Harvard professor Greg Mankiw (left) and UC - Berkeley's Christina Romer (right), both former Council of Economic Advisers chairs, are among the more prominent New Keynesians. (Dominick Reuter for MIT)

You can see this debate when we jump forward to watch the surrender of the Old Keynesians to the forces of the New. In a 1992 symposium talk titled "Price Flexibility and Output Stability: An Old Keynesian View" the Nobel laureate James Tobin addressed several recent New Keynesian papers that were declaring victory over the old order. (Tobin’s speech reads like the final defense of someone who has just been convicted of a war crime by a group who ran a coup d'etat.)

Tobin wanted it to be clear that the Old Keynesians he represented thought the "economy’s natural market adjustments in restoring full employment …were weak, possibly non-existent or perverse, and needed help from government policy." Interestingly, Tobin argues that those who think the interest rates can simply take care of monetary policy shouldn’t get too cocky, because "the zero floor on nominal interest rates is still there."

So why might an economy get stuck? As Roosevelt University economist J.W. Mason notes, "in the old Keynesian vision people can’t know the future, so they go by the present." As such, there’s a relationship between current income and current expenditures. Instead of frictions holding us back, we’ve just settled at a lower rate of economic activity given our resources. "If you think, like Keynes did, that aggregate spending mainly depends on current income, there is no puzzle. Consumption is just as high relative to disposable income as it was before the recession."

This divide can help explain the boldness of more conservative, non-Keynesian economists who argue that we are just permanently poorer, or that President Obama’s policies are responsible for the country’s problems. Because if you see the economy as a person who knows his or her entire future, and you play down frictions but still observe that people are spending less, it must be because the economic downturn and government policies just made them permanently poorer.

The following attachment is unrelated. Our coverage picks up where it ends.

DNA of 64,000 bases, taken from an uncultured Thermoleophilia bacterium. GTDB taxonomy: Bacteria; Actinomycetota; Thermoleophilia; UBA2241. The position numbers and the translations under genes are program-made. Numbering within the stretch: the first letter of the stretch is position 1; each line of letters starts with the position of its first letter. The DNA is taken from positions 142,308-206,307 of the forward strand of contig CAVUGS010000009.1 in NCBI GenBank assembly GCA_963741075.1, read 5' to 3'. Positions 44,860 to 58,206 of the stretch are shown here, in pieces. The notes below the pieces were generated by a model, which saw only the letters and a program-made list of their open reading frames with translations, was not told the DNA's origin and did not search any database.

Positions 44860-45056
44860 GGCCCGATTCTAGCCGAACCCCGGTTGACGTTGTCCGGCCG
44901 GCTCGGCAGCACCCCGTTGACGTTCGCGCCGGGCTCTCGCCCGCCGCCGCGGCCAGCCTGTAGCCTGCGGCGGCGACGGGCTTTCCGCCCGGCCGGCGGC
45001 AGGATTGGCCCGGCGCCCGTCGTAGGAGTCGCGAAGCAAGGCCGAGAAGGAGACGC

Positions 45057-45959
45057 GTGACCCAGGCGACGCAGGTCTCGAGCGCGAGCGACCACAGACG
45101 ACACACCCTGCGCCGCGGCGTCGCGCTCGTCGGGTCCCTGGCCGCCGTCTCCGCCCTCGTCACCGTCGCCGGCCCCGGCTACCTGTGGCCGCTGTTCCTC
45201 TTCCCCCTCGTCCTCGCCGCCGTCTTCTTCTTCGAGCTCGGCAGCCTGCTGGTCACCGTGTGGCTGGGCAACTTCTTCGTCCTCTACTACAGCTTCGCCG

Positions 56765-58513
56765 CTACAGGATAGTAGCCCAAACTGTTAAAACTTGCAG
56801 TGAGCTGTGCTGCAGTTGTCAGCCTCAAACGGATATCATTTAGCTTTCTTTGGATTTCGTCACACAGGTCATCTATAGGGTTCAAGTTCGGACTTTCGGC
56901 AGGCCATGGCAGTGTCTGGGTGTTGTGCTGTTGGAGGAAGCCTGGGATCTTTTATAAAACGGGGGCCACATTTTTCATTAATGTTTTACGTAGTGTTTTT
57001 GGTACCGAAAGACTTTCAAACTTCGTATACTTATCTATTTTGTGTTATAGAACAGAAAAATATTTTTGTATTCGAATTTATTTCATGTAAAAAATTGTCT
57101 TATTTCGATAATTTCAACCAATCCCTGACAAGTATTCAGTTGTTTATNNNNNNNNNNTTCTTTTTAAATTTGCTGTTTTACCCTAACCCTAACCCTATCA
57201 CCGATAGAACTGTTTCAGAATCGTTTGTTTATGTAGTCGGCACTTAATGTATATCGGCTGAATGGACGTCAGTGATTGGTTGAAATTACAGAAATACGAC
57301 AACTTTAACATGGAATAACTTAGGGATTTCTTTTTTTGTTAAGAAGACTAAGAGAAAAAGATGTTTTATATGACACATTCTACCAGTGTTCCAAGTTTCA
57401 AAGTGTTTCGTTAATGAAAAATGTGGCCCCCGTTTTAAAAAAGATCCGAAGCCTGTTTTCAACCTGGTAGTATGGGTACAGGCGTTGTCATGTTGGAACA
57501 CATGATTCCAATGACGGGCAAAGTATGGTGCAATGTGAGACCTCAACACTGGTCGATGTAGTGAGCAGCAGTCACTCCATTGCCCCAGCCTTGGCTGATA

It also explains the crucial concept of hysteresis — the idea that short-run recessions can lead to long-run damage to the economy — which is an area where the Old and New Keynesian overlap. As University of Massachusetts at Amherst economist Peter Skott argues, "after a period of high unemployment, you’ll have workers leave the market and firms reduce their investment. So the output gap will collapse because we can produce less, and it will become that much harder to break out of our current cycle." Some New Keynesians have also flagged the hysteresis issue as well.

This is important to understand in light of the declining percentage of people involved in the labor force. Friday’s job numbers showed yet another drop in the labor force participation rate. Many people keep asking what the normal rate of participation should be. But hysteresis crucially implies that there is no "natural" labor force participation rate -- it depends on the historical evolution of unemployment.

Now, there may be little to explain. We’ve been through European chaos, austerity in state and local government spending, a close call with defaulting on our debt, federal austerity in tax hikes and spending cuts, and more upcoming GOP threats, all while monetary policy has tried to gain traction at the zero lower bound. For every step forward there’s been a step back, which could explain the economy’s slowness in returning to full employment.

But while that analysis tells us it will eventually recover, another perspective suggests this is just hope. A renewed focus on unemployment and actual, sustained expansionary policies wouldn’t just help -- it may also be necessary.

Mike Konczal is a fellow at the Roosevelt Institute, where he focuses on financial regulation, inequality and unemployment. He writes a weekly column for Wonkblog. Follow him on Twitter here.